Variants of the 'Snorting Bull' insignia during the Spring and Summer of 1940
Return to port after the successful sixth patrol
After the end of its fifth patrol, U-47 was in refit between the 29 April and 31 May 1940. The boat was dry-docked during this refit between 9 and 15 May. Due to the length of time in refit, it is quite probable that the boat and bulls were repainted during this period.
A number of photos were taken of U-47 on 6 July 1940. The boat returned on that day to Kiel at the end of the very successful 6th patrol. On either side of the heavily-weathered conning tower, the tonnage figure of "66587to." appeared in fresh white paint next to the bulls. This figure was obviously applied to celebrate the particularly high tonnage sunk during the patrol.
Left: The bull and 66587to. markings on the starboard side of the tower. The leaves which appear under the numbers were better depicted on the port side than this side of the tower. Note that the tail was still vertical at this stage. Right: A schematic of the "66587to." marking.
The addition of celebratory tonnage figures was reasonably common on U-boats. However, it was more common for the total tonnage a boat had sunk up until that point to appear on U-boat towers. For example, the highest scoring boat U 48 had 157000t, 308000t and 401623Brt painted in white at three stages of her career. Other examples include U-37 (265119t), U-96 (247543BRT), U-101 (190572t) and U-123 (224865t and 304975t).
These figures were notably higher than the tonnage that the boats actually sank. The overestimating of tonnage values was very common indeed, and U-boat commanders generally overestimated by around a third. Although Prien estimated that U-47 had sunk 10 ships of 66,587 tons during patrol its sixth patrol, the actual tonnage sunk was eight ships for 51,189 tons.
If we look closely at the insignia and tonnage figures, we can see that the bulls appear as fresh as the new 66587to. figure. When the 66587to. was applied towards the end of the patrol, the boat was heavily weathered. It follows that the bull would have been similarly faded and weathered at this stage. The bulls, lying directly beside the bright new white tonnage figures, would have looked quite tatty in comparison. It appears that the bulls were retouched at this time with the same white paint used for the tonnage figure.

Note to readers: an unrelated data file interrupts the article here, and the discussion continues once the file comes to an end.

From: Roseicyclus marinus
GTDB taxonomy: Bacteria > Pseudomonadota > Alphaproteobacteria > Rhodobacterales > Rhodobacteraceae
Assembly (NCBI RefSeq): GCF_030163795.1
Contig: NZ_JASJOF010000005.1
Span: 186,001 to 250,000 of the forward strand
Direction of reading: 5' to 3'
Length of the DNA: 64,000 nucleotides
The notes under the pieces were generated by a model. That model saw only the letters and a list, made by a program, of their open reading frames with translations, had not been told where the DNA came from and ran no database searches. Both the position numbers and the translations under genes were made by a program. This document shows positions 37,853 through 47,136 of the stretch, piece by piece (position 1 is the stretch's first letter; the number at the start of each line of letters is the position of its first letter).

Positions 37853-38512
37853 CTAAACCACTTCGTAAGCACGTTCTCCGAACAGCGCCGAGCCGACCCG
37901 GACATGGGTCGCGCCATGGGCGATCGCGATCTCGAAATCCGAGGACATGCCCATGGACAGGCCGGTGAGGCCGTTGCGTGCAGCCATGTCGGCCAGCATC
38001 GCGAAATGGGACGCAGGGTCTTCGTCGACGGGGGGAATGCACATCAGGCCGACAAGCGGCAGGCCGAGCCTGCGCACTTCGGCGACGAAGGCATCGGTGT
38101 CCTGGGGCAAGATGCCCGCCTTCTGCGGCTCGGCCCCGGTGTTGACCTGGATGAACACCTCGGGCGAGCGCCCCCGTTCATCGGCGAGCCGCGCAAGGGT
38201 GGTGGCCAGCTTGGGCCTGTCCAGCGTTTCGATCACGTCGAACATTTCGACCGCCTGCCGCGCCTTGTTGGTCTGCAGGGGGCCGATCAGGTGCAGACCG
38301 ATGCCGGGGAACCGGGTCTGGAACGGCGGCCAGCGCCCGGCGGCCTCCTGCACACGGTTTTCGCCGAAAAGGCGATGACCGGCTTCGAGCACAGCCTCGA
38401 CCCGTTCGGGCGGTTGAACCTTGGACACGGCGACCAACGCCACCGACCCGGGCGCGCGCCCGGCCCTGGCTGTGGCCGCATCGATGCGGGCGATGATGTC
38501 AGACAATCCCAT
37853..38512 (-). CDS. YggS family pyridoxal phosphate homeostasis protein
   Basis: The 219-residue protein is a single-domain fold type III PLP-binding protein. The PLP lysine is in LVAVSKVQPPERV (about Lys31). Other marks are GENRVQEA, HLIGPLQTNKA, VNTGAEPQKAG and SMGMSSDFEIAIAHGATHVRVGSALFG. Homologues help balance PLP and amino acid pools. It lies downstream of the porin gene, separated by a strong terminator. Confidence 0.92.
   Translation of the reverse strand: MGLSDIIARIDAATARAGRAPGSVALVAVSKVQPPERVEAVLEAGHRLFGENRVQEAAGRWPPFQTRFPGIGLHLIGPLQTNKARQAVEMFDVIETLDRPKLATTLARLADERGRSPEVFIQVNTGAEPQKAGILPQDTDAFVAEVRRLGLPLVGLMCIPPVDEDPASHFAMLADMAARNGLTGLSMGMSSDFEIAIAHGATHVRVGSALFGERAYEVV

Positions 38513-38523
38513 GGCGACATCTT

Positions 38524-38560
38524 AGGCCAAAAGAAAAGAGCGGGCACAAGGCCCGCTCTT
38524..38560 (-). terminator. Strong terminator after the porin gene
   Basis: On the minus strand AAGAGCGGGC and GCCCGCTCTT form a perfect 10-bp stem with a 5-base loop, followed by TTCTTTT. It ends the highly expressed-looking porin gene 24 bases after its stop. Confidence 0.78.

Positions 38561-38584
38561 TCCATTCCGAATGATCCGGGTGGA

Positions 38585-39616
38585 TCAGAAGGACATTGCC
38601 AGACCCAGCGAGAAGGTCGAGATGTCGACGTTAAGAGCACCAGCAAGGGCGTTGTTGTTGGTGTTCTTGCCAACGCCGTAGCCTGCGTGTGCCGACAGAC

The snorting bull present during U-47's sixth patrol was different in several respects from the very first bull. Months of continuous U-boat warfare appear to have taken its toll upon the bull, as this version is notably thinner than the original. The bull's face is also much thinner, and slightly shorter in height, than the original. One similarity is the tail, which is still straight on this version, and nearly vertical.
This version of the bull was the same size as the original bull. However, this and subsequent bulls were positioned slightly higher up on the tower. On the original bull, the hooves extended down to the top of the navigation light channel, and the top of the tail was a good distance from the top of the tower bulwark. On this bull (and subsequent bulls), the hooves were located above the top of the navigation light channel, and the top of the tail was close to the top of the tower bulwark.
The Seventh Patrol
After the end of the sixth patrol, U-47 was in refit between the 8 July and 20 August 1940. This was a major refit in which the large L-shaped air trunks were added to the tower. The boat and the bulls were repainted during this refit.
Photos of the boat leaving Kiel at the start of its seventh patrol on 27 August 1940 or arriving at Lorient at the end of the patrol on 26 September 1940 are few and far between. But one photo of the boat at the end of the seventh patrol does allow us to learn of some of the characteristics of this version of the insignia. Firstly, on this version the hoof of the other hind leg is not present underneath the body, as it was on every subsequent version. Another characteristic is the tip of the tail: it splits into two tips just like the earlier bulls. All subsequent bulls would only have one tip at the tail. Lastly, on this version the hooves of the forward legs appear to meet each other.
The bull on a wet and weather-beaten U 47 on the 26th September 1940. The main characteristics of the bull as at the time of U-47's seventh patrol can at least be gleaned from this photo.